Mr. Speaker, the nature of our session this month and the changes we have accomplished since last November indicate that we are on target. Thank you.

---Applause

The Speaker Michael Ballantyne

Item 3, Ministers' Statements. Mr. Pollard.

Minister's Statement 002-12(3): Budget Address
Item 3: Ministers' Statements

Page 2

John Pollard Hay River

Thank you, Mr. Speaker. Mr. Speaker, I give notice that on Thursday, November 19, 1992, I will deliver the capital budget address. Thank you.

Minister's Statement 002-12(3): Budget Address
Item 3: Ministers' Statements

Page 2

The Speaker Michael Ballantyne

Item 3, Ministers' Statements. Item 4, Members' Statements. Mr. Ningark.

Nunavut Land Claim Ratification
Item 4: Members' Statements

Page 2

John Ningark Natilikmiot

(Translation) Thank you, Mr. Speaker. On November 3, 4 and 5 the Inuit of Nunavut voted on the ratification of their land claim. They were not only voting to accept the claim but were confirming yet again their desire to create a new territory above the tree line to be called Nunavut.

On behalf of the Nunavut Caucus I would like to state that we will work with the members of T.F.N. and their successor organization, Nunavut-Tungavik, with the Members of this Assembly and with the federal government towards an orderly and fair establishment of this new territory.

In the Nunavut Political Accord, which was signed in Iqaluit on October 30 by the T.F.N., the federal and territorial governments set out the process to be followed by the parties in splitting the Northwest Territories into its two new components. The Nunavut Caucus pledges to work towards an equitable distribution of the resources between the two territories. However, we will not be satisfied until sufficient resources are made available to the new Nunavut government in order for it to have a chance to survive and prosper. We believe that there is much to be done and to this end we encourage the early creation of the Nunavut Implementation Commission, whose task it will be to set the framework of the new eastern territory.

Nunavut Land Claim Ratification
Item 4: Members' Statements

Page 2

The Speaker Michael Ballantyne

Mr. Ningark your allotted time has lapsed. Would you please turn on your microphone Mr. Ningark so the request can be on record.

Nunavut Land Claim Ratification
Item 4: Members' Statements

Page 2

John Ningark Natilikmiot

Thank you, Mr. Speaker. Mr. Speaker, I and the rest of the Members of the Nunavut Caucus look forward with much anticipation...

Nunavut Land Claim Ratification
Item 4: Members' Statements

Page 3

The Speaker Michael Ballantyne

Sorry Mr. Ningark. I missed your actual request for unanimous consent because your microphone was not turned on. Could you please seek unanimous consent and then conclude your statement.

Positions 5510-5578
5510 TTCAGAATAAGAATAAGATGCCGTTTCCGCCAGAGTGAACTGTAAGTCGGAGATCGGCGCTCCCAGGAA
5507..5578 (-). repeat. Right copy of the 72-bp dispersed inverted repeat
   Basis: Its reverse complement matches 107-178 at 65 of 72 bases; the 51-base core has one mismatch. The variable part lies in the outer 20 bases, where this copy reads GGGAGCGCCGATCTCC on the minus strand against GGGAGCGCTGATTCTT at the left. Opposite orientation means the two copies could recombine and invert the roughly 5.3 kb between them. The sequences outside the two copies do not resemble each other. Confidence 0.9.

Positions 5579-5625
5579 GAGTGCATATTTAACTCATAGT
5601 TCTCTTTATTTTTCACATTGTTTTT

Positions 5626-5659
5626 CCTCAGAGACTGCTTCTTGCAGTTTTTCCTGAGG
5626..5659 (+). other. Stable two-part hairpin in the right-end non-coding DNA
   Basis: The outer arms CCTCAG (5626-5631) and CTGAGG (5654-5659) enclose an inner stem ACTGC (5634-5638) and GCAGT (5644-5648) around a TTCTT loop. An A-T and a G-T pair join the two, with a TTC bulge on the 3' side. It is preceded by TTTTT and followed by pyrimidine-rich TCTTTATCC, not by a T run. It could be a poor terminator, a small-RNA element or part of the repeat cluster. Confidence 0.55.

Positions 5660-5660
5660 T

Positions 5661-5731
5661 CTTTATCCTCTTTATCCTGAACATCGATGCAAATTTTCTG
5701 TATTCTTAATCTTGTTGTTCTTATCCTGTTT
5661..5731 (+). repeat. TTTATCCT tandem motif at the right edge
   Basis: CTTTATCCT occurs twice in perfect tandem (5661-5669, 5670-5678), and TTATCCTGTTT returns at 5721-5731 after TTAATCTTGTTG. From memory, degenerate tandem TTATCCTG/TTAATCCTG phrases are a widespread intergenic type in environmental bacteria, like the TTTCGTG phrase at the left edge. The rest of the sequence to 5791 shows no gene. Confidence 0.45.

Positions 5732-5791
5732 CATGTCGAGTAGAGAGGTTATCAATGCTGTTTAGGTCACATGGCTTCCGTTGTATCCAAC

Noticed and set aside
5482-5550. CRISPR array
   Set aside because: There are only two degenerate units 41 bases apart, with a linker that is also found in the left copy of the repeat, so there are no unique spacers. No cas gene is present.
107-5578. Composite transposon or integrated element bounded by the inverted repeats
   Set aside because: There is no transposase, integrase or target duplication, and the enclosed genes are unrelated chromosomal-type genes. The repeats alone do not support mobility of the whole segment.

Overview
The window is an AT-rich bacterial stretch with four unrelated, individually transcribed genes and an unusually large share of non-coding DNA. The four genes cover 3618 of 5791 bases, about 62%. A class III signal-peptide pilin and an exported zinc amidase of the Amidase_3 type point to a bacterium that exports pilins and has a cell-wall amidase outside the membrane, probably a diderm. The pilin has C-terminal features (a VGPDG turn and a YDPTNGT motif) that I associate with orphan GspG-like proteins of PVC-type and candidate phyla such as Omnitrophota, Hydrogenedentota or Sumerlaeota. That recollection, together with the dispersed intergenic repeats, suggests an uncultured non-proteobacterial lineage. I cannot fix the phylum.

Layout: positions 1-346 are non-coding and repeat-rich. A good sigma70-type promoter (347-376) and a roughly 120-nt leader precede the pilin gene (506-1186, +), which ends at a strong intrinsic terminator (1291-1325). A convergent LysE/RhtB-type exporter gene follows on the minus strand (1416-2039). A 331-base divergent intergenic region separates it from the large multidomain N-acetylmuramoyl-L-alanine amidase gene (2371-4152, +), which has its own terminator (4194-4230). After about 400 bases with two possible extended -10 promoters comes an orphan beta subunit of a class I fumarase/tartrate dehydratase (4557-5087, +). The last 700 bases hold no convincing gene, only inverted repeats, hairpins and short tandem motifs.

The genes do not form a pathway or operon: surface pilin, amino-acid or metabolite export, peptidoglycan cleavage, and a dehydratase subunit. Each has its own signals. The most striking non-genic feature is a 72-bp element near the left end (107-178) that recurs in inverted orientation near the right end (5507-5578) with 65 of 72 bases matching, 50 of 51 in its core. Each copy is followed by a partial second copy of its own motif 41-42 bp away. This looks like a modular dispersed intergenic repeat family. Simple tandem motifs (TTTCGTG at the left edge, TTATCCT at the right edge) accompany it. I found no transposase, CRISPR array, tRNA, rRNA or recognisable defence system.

Nunavut Land Claim Ratification
Item 4: Members' Statements

Page 3

John Ningark Natilikmiot

Thank you, Mr. Speaker. I seek unanimous consent to conclude my statement.

Nunavut Land Claim Ratification
Item 4: Members' Statements

Page 3

The Speaker Michael Ballantyne

The honourable Member is seeking unanimous consent. Are there any nays? There are no nays, please proceed Mr. Ningark.

Nunavut Land Claim Ratification
Item 4: Members' Statements

Page 3

John Ningark Natilikmiot

Thank you, Mr. Speaker. Thank you, my colleagues. I and the rest of the Nunavut Caucus look forward with much anticipation to the exciting days which lie ahead. As we work toward 1999 and the creation of Nunavut we realise that there will be much work for us all before the territory is established. As we strive towards this day we pledge to the western Members of this House that we will work cooperatively with you in order to demonstrate to the other region of the country that although we may split the territory in two, Mr. Speaker, we can still work together. We can put our individual agendas aside in order for the people of the Northwest Territories to benefit from new and better government in our homeland. Thank you, Mr. Speaker.

---Applause

Nunavut Land Claim Ratification
Item 4: Members' Statements

Page 3

The Speaker Michael Ballantyne

Thank you, Mr. Ningark. Item 4, Members' Statements. Mr. Allooloo.

The Nunavut Land Claim Ratification
Item 4: Members' Statements

Page 3

Titus Allooloo Amittuq

Thank you, Mr. Speaker. It is with great pleasure and pride that I stand here today in this House to say congratulations to all Inuit of the Northwest Territories for the successful ratification of our land claim. I want to thank our Creator and everyone who has contributed to this accomplishment, including the T.F.N., the federal and territorial government negotiators, my fellow M.L.A.s and staff of all organizations of the governments involved and all of the Inuit who voted in favour of the agreement.